Local Community Groups Collaborate on Climate Priorities

a medium sized group of folks posed in front of the city of san antonio logos on a backdrop smiling at the camera

City of San Antonio collaborates with local community groups to gather climate priorities

The City of San Antonio's Office of Sustainability met with 12 community-based organizations (CBOs) and business groups to hear how each is engaging their members around the City's Climate Action and Adaptation Plan (CAAP). 

The event, held at Plaza de Armas, included presentations from twelve organizations who shared their purposes and how their missions and activities relate to the CAAP. The organizations discussed a range of priorities like sustainable transportation, local food sourcing and emergency preparedness. 

a wide shot of a room full of folks sitting at round tables looking toward the right side of the photo, likely at a presenter. Attendees from the twelve organizations network and listen to presentations at the Plaza de Armas.
The organizations utilized their established communications channels and trusted networks to foster a two-way dialogue about the priorities of local climate policy. The groups utilize climate outreach materials that have been translated into various languages, with a focus on cultural diversity and universal accessibility. Collectively, the groups reached thousands of San Antonians through social media, events, focus groups, and public service activities in the last quarter of 2022.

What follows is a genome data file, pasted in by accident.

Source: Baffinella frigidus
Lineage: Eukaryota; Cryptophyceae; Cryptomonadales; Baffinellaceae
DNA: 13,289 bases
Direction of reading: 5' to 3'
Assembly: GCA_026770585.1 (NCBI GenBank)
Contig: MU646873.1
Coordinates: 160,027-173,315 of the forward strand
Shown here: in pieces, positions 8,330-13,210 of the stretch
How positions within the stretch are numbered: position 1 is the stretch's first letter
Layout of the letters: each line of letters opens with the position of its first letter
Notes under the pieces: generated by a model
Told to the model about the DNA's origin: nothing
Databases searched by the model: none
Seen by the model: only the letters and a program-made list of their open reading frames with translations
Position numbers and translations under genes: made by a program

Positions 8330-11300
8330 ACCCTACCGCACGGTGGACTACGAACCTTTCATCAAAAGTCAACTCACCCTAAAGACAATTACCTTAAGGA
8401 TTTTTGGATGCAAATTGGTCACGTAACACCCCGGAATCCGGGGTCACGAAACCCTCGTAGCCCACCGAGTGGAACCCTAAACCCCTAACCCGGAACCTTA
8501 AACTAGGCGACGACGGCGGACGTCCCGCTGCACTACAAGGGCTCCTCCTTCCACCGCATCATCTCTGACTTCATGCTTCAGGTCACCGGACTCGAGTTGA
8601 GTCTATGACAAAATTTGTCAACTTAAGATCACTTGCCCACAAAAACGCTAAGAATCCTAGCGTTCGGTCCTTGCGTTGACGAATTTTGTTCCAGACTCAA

"I want to thank our local organizations for their commitment to addressing climate change. Their partnership Through their organizations, we are reaching out and lifting the voices of our marginalized communities to better our city,” said Assistant City Manager David McCary.

More on each group can be found at their respective websites: 

"We are in our second year of funding direct microgrants, which help create stronger partnerships by supporting organizations that support many of our frontline communities who often receive the first and worst impacts of climate change," said Deputy Chief Sustainability Officer Julia Murphy. "At the end of the day, this is about community resiliency -- why it's important and how we can work together to improve our community for all residents."

a person standing at a podium with a presentation behind them that reads "Who cares? we all should"Who Cares? Julia Murphy reminds us that we all should care when it comes to climate change in San Antonio.

This collaboration with local community organizations is the first of its kind. To better educate and empower residents who are most impacted by climate change, the City has purposefully directed funding directly to the group as well as offering resources through the City’s Sustainability Dashboard website at www.saclimateready.org.